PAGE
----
Having run workshops and courses for women returners and administrative staff over the past 8 years Jackie Sherman is very much in touch with the concerns women have about working with computers. She is well aware of the fears female learners and work returners have of being out of date. If you are one of these, there is no other book that specifically covers the issues that concern you.
There are a number of occasions when you may need to scan in blocks of text or images from the printed page. Using a scanner allows you to add them as objects to your own documents or even turn them into word processed text that can be edited using OCR technology (Optical Character Recognition).
Scanners come in different shapes and styles but the most common are flat bed scanners. They can be used to scan single sheets of paper or, with the lid left up, large books or other solid objects. They work by dragging an array of sensors across the underside of the paper that has been placed face-down on the glass plate. You can scan in black and white, greyscale or colour and modern machines can even scan items such as slides and negatives.
The quality of the image depends on the resolution, or number of dots (pixels) per inch. If the default settings do not give a clear enough image, you will need to experiment with different resolutions, but for most text to be readable is likely to need to be scanned at 300dpi. This chapter shows how to use HP Director, but your own scanner will offer similar menus and facilities.
OPTICAL CHARACTER RECOGNITION (OCR)
To use typed words, place the page face down on the glass plate of your scanner and close the lid. Double-click the scanner icon or find the program from the Start menu. Click the Scan Document option.
In the next window, click the Editable Text option (unless you want to save time and scan text and any images together) and choose the option to place the text in a new Word document ready for editing.
Click the button labelled Scan and you will hear the scanner start up and the light source and sensors will be dragged across the underside of the page. You will be offered a preview of the document and may want to make one or two adjustments e.g. reduce the size of the area to be scanned or alter the contrast or resolution.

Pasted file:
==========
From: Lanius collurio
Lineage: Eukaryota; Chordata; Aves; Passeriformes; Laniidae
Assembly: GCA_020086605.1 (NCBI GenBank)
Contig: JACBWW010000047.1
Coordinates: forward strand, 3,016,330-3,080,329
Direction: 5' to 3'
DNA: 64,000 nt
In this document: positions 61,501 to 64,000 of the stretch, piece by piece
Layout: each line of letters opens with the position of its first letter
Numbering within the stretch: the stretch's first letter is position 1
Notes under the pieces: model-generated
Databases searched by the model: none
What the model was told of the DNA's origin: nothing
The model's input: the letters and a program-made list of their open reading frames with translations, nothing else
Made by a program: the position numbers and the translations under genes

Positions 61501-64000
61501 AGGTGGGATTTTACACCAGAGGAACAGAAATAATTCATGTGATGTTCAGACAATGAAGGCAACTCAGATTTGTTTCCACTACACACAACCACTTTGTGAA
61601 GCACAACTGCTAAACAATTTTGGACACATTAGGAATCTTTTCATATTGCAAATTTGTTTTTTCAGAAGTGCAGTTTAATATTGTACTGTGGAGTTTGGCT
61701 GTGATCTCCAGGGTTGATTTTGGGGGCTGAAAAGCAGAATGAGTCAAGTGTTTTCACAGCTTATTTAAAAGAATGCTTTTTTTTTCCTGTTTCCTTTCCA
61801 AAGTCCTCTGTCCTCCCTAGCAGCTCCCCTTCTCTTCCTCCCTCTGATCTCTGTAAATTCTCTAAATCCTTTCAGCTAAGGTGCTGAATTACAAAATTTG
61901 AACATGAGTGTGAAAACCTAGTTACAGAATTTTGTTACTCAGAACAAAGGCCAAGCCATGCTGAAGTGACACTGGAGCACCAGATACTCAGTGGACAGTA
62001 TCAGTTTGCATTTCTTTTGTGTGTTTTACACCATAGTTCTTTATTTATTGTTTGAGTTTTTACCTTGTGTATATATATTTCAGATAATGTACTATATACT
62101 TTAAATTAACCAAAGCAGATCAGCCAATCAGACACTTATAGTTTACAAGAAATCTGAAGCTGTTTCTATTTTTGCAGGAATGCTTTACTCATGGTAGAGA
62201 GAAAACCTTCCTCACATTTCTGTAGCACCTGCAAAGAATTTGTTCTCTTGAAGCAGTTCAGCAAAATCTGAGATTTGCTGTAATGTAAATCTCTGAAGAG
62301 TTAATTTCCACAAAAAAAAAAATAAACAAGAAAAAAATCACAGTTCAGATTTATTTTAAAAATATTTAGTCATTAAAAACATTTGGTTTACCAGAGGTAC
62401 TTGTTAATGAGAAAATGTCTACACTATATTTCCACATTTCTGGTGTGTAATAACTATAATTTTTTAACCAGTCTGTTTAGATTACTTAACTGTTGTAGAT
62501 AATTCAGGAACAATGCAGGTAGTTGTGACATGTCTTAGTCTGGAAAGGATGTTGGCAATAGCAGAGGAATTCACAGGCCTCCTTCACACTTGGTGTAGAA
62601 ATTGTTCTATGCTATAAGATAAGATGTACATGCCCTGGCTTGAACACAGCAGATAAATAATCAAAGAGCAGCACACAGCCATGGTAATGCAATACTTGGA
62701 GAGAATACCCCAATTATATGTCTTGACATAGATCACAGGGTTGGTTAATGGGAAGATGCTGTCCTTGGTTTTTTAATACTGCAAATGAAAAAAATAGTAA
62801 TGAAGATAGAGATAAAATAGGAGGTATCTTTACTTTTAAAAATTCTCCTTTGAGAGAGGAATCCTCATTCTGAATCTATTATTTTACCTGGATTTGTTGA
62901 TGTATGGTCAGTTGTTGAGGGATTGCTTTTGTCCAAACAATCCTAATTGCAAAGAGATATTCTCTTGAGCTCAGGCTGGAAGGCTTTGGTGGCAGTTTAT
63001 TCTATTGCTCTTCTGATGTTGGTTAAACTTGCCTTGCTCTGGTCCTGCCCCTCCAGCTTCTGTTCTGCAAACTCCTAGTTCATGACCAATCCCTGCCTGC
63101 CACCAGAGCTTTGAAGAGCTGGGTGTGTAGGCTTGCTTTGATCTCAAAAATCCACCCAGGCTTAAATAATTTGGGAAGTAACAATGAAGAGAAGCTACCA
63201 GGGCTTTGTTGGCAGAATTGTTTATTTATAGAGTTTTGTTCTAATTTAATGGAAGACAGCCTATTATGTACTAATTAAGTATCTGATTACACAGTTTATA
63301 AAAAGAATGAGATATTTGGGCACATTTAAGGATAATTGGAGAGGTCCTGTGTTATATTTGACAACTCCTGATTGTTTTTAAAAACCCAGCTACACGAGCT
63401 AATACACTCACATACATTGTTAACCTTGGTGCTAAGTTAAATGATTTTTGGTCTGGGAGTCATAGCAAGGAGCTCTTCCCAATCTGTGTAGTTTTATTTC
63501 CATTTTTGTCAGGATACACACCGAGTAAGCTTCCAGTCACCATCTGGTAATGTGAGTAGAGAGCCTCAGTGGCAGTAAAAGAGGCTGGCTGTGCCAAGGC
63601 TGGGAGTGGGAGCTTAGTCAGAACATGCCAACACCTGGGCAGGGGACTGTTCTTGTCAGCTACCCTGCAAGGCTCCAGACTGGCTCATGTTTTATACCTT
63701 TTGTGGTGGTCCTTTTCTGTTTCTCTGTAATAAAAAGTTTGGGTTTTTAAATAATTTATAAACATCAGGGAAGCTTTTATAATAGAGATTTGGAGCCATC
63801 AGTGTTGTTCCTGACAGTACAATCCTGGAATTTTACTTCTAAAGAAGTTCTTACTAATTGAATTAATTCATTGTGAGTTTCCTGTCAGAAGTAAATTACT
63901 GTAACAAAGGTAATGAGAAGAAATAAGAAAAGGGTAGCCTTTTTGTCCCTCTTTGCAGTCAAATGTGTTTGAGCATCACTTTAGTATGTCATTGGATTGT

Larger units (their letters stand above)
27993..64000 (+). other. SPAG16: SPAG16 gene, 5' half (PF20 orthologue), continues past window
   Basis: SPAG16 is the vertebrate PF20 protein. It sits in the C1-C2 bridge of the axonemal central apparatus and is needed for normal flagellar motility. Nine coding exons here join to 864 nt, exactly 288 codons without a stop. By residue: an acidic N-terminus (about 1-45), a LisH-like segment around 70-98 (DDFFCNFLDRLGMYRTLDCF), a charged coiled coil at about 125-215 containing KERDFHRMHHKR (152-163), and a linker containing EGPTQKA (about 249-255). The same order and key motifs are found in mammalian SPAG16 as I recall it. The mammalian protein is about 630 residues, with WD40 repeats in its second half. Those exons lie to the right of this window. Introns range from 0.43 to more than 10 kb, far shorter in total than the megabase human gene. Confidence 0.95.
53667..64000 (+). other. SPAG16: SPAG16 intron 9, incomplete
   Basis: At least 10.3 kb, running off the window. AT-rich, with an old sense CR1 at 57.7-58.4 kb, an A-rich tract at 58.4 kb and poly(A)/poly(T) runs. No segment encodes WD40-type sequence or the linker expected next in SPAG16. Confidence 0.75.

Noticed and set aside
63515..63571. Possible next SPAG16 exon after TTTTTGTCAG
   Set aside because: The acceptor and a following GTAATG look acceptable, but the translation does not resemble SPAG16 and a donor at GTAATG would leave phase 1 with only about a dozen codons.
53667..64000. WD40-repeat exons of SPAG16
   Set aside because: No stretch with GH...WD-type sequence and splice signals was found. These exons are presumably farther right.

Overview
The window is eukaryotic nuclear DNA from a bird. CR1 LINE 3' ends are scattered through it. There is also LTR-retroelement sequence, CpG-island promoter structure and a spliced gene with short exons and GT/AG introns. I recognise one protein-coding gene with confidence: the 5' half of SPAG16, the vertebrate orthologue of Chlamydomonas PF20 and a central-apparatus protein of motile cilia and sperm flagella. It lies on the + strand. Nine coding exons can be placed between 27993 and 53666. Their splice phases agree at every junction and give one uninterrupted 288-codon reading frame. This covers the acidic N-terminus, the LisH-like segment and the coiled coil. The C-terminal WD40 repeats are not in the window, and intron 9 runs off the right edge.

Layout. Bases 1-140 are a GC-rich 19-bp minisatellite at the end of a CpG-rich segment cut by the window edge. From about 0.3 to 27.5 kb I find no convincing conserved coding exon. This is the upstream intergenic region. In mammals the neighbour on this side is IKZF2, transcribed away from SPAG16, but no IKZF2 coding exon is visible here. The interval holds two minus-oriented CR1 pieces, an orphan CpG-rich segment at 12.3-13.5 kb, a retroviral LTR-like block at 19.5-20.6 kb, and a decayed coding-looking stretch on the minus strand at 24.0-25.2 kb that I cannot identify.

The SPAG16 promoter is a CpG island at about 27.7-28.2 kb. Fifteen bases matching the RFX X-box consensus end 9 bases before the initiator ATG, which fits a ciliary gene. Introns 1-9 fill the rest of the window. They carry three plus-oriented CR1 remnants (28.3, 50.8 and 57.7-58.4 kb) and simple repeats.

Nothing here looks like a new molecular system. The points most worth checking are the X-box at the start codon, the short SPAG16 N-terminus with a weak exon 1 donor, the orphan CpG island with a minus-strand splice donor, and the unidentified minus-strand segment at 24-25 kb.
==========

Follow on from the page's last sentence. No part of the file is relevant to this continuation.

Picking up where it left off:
When you are happy with the preview, click Accept to scan fully. The text will appear on a new Word page and you can now work with it using normal toolbar and menu options.
Take care with the file, though, as it will have been given an arbitrary filename e.g. SCAN001001 – save it again to make sure you can retrieve it easily.
TO SCAN A PICTURE
Follow the steps above, but select Scan Picture or a graphics option.
A thumbnail of the image will appear in the Photo & Imaging Gallery and the default folder in which it will have been saved – a dated folder in My Pictures – will appear on the left of the screen.
Although there are some basic tools e.g. to enable you to rotate the image or print it directly, you will probably need to carry out further editing. Double-click the thumb-nail or click Image Editor to open the picture fully.
You can add text by clicking Add Title and entering your words into the text box window. When they appear on the page, drag them into position. You can also remove unwanted sections of your picture: select the area to keep with the mouse or drag in the corners of the image before clicking the Crop button.
To change colours or rotate or sharpen the image, click the appropriate button and then use the menus and sliding scales that will appear to amend any settings.
Before making changes, it’s a good idea to save the original image. Later, you could use the Save As option to save an amended version or simply update the original.
ADD IMAGES TO OTHER DOCUMENTS
To use all or part of the image elsewhere, select it with the mouse pointer showing a cross – the unwanted part will appear grey – and then click Copy. Open up the destination document, right-click on the page and select Paste.